In this new occasional series, illustrators share the stories behind the pictures. Today, the spotlight is on Veronica Rooke, artist, graphic designer and cartoonist. When Veronica isn’t trying to master baking gluten free muffins or hanging out with her neighbour’s cat, she’s absorbed in her next illustrating project. That could be anything from fire breathing frogs to peeing dogs. After 32 years of drawing, she’s done it all and still loves it.
Did illustrating Who Dresses God? present particular challenges because of the nature of the topic? Very much. The art needs to be engaging to people who don’t have faith, while appealing to people who do.
How did you approach the project? Walk us through your creative process. Once you came up with some ideas, what was the next step? Firstly I read the story to get it into my head. This helps my mind visualize it while I’m doing ‘domestic’ stuff. When I start drawing, I already know how the pictures will look, so I avoid staring at a blank page.
The cover is unusual for a spiritual book for children. What inspired you to use the clothes line and the cheeky dog? I wanted to avoid boring clichés and use visual humour. It’s funny to watch dogs yank clothes that we humans have so carefully pegged up. (I guess funny when it’s not your clothes- Then it’s #@* dog!) And I used word relation: ‘Dress’ in the title and ‘clothes’ on a line.
How closely did you work with Teena on the development of the book? I call Teena a ‘dream’ client. She comes into a project with a lovely ‘let’s see what you come up with’ approach. However she knew that with WDG, she wanted a soft, water colour look. The mum in the story took a bit of adjusting to get right, but after that, she ‘let me loose’ on the roughs. Once they were good, I got out my old paintbrushes.
How long did it take you to complete the illustrations? They took roughly a few months. As usual, I had to start and stop it because I’m often working on several projects at once. I can’t pick when I’ll get work, so I juggle them depending on which has the closest deadline.
Do you have a favourite medium? Not really, I work in all sorts. I find the paintbrush medium for WDG a bit unforgiving. I’d colour the illustrations in bits and pieces and scan them into the computer. Photoshop then allows me to adjust things that a paintbrush can’t.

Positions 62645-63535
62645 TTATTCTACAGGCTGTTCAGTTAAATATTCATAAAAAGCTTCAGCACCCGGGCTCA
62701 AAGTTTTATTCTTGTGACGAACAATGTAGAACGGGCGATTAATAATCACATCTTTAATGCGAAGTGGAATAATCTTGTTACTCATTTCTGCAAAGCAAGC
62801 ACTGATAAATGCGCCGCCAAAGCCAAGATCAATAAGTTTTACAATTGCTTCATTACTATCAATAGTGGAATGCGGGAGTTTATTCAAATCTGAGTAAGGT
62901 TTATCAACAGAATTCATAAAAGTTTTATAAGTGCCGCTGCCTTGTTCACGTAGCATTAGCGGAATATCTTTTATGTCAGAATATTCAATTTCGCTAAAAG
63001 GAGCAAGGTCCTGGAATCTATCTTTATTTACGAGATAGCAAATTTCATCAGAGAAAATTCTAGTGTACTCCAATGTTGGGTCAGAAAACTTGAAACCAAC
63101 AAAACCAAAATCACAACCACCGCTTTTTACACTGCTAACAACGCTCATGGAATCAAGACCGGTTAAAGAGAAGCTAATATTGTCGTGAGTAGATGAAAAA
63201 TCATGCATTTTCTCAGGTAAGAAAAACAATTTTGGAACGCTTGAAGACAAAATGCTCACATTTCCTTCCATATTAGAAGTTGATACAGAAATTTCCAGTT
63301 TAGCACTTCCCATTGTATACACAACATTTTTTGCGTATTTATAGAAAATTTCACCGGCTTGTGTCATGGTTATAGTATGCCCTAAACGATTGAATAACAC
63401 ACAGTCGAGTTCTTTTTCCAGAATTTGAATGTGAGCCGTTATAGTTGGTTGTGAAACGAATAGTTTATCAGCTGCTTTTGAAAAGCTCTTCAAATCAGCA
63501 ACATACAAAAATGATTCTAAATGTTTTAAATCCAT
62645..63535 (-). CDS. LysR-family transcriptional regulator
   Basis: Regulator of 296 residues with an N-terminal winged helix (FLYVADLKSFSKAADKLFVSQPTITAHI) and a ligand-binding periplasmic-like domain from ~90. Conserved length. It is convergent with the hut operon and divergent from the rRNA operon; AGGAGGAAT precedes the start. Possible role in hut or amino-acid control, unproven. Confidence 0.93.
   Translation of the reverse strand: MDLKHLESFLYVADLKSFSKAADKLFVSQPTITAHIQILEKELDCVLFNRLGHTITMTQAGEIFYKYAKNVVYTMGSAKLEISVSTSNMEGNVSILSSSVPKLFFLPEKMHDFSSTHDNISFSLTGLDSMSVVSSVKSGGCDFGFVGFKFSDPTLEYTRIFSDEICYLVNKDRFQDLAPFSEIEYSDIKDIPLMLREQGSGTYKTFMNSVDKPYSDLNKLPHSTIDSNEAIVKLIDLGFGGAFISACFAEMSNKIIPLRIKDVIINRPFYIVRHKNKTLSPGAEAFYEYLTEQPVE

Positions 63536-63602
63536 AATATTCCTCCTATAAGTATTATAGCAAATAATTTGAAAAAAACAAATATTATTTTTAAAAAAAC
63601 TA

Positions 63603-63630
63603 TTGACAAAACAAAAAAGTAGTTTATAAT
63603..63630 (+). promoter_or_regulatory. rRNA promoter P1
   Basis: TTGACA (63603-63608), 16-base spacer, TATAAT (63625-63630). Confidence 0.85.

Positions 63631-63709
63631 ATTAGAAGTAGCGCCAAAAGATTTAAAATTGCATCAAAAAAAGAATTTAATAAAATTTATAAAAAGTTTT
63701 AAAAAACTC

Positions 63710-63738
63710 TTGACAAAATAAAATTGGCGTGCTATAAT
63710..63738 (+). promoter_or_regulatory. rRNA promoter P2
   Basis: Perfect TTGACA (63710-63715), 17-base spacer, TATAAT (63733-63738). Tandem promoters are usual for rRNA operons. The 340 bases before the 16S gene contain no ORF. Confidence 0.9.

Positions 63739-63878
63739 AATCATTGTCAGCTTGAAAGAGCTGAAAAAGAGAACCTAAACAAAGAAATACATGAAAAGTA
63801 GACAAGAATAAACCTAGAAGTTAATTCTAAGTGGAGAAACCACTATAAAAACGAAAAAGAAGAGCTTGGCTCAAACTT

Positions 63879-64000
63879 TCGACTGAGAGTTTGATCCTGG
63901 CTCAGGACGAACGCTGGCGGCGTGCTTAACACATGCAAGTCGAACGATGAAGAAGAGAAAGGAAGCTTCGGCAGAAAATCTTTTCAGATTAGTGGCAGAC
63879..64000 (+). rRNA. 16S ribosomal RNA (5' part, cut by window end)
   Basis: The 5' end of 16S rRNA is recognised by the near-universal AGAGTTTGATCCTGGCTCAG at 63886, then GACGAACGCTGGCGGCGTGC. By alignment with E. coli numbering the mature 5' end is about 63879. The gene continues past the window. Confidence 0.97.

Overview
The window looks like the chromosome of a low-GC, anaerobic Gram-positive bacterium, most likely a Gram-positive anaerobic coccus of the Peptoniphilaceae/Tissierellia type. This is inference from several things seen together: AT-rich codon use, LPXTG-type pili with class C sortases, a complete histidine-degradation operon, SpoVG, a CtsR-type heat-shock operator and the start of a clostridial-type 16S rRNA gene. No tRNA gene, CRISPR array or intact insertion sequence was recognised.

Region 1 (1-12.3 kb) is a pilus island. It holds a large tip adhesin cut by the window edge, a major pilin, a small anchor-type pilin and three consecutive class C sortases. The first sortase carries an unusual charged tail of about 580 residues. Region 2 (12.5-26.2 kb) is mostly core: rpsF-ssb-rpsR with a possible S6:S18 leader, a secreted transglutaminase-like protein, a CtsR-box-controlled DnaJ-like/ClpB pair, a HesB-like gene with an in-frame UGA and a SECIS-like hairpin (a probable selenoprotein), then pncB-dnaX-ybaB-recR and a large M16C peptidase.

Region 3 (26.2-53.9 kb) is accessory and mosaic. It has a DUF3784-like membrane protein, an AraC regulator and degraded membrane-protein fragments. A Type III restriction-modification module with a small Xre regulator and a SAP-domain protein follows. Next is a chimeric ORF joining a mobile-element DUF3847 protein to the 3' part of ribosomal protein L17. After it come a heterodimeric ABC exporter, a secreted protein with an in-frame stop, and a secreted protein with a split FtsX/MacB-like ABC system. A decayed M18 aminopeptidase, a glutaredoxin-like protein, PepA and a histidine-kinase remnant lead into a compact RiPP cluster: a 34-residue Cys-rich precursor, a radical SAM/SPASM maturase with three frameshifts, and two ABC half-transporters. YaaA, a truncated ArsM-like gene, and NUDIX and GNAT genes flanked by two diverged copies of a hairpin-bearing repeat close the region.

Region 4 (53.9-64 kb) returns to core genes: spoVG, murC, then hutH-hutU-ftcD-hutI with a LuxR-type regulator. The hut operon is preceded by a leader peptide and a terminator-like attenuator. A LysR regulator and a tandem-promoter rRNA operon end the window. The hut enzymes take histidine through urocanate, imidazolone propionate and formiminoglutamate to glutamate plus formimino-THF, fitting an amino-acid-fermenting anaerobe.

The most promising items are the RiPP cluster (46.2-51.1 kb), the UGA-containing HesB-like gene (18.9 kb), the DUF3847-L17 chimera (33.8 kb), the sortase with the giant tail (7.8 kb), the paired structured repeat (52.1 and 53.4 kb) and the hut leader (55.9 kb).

Is there any area of art that you find especially challenging? I’d probably say getting art ‘past’ sales reps and shop owners while working for a t-shirt company. I’d study previous ‘good selling’ designs and felt I could ‘see’ what worked. I’d create something with those elements, but if those two parties didn’t believe me, it would be rejected. However, it was great when I COULD get those designs through and they sold well.
Is social media important to your work as an artist? Yes. It lets me showcase artwork. But I don’t advertise current publications very often. A large number of my followers want to be entertained, that’s why most of my posts are cartoons that people are welcome to repost.
What are you working on at the moment? 1. I’ve just finished illustrating a picture book for Aly Bannister called ‘Johnny the Leprechaun…breaking school rules!’ 2. Two book covers for Teena called: ‘The Apostrophe Posse’ and ‘Sleepy Socks & Sometime Rhymes’. 3. A range of children’s t-shirt designs for the clothing company ‘From the Bush’. 4. The last 10 books in a 30-book reading program set by Jackal Ed Publications.
Your creative life has been diverse and as well as illustrating picture books, you’ve created cartoons for newspapers and magazines, designed T-shirts, giftware, jewellery and logos and presented cartooning workshops for people of all ages. Is there any aspect of being a working artist that you would prefer to concentrate on? It’s easier to say what I DON’T like concentrating on – quoting for jobs. Each project is different, so working out how long you’re going to take is hard. Over quote and the client walks, under quote and you work for peanuts.
What is your creative dream? Where I am now. I make a living from drawing in my slippers. Sweet! Don’t get me wrong, I’ve worked in freezing cold to boiling hot factories and in shops. Those times make me appreciate ‘now’ so much more.
Now for a little light relief. If you were going to be stuck in a stalled lift for several hours who would you choose to share the experience with you and why? The New York Literary agent who rejected my manuscript. A while ago I pitched my comic to this agency. They loved it and asked me to turn it into a 60,000 word MG novel. Hey, I’m an artist, not a writer! But I tried…..Man did I try! They mentored me; there were talks of a three-book set, picture books. I was beyond ecstatic. But one day, after two years and four rewrites I received the dreaded email: “Unfortunately, Veronica, I no longer have the time to-.”
I was gutted. I’d like to be stuck in an elevator with that agent. Then I could say: “Since we’re not going anywhere for a while, NOW you have the time to tell me what was wrong with my manuscript!”
Veronica’s top tip for aspiring illustrators: Draw…and draw and draw and draw until you become good and fast. Creating books is a business and it’s uneconomical if an artist takes an entire year to create the illustrations!
For more information about Veronica, visit http://www.fishbitten.com.au